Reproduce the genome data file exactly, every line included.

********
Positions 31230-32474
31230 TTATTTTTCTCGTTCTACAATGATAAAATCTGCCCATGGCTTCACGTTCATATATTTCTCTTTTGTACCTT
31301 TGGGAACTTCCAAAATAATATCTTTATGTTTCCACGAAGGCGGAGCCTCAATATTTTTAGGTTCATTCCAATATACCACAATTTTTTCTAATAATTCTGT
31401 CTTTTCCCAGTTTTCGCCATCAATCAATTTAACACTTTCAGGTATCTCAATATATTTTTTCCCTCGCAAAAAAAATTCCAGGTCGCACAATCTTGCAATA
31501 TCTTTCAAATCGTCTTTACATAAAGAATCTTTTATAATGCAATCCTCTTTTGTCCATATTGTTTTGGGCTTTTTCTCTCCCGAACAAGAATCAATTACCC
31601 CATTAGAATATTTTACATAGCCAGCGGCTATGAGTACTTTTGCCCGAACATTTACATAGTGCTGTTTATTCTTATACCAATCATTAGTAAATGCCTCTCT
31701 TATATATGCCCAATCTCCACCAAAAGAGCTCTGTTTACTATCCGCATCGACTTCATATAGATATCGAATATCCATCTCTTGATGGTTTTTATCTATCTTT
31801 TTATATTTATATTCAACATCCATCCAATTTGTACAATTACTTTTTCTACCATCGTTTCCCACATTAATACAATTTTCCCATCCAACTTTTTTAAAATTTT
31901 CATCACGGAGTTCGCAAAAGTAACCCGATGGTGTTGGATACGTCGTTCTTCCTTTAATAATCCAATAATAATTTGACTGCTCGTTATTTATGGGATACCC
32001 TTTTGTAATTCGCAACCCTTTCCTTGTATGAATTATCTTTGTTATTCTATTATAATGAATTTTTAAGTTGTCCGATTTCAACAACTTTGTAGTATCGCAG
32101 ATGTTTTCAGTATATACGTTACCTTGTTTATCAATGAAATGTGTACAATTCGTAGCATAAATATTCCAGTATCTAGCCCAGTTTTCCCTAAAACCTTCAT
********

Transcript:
Positions 31230-32474
31230 TTATTTTTCTCGTTCTACAATGATAAAATCTGCCCATGGCTTCACGTTCATATATTTCTCTTTTGTACCTT
31301 TGGGAACTTCCAAAATAATATCTTTATGTTTCCACGAAGGCGGAGCCTCAATATTTTTAGGTTCATTCCAATATACCACAATTTTTTCTAATAATTCTGT
31401 CTTTTCCCAGTTTTCGCCATCAATCAATTTAACACTTTCAGGTATCTCAATATATTTTTTCCCTCGCAAAAAAAATTCCAGGTCGCACAATCTTGCAATA
31501 TCTTTCAAATCGTCTTTACATAAAGAATCTTTTATAATGCAATCCTCTTTTGTCCATATTGTTTTGGGCTTTTTCTCTCCCGAACAAGAATCAATTACCC
31601 CATTAGAATATTTTACATAGCCAGCGGCTATGAGTACTTTTGCCCGAACATTTACATAGTGCTGTTTATTCTTATACCAATCATTAGTAAATGCCTCTCT
31701 TATATATGCCCAATCTCCACCAAAAGAGCTCTGTTTACTATCCGCATCGACTTCATATAGATATCGAATATCCATCTCTTGATGGTTTTTATCTATCTTT
31801 TTATATTTATATTCAACATCCATCCAATTTGTACAATTACTTTTTCTACCATCGTTTCCCACATTAATACAATTTTCCCATCCAACTTTTTTAAAATTTT
31901 CATCACGGAGTTCGCAAAAGTAACCCGATGGTGTTGGATACGTCGTTCTTCCTTTAATAATCCAATAATAATTTGACTGCTCGTTATTTATGGGATACCC
32001 TTTTGTAATTCGCAACCCTTTCCTTGTATGAATTATCTTTGTTATTCTATTATAATGAATTTTTAAGTTGTCCGATTTCAACAACTTTGTAGTATCGCAG
32101 ATGTTTTCAGTATATACGTTACCTTGTTTATCAATGAAATGTGTACAATTCGTAGCATAAATATTCCAGTATCTAGCCCAGTTTTCCCTAAAACCTTCAT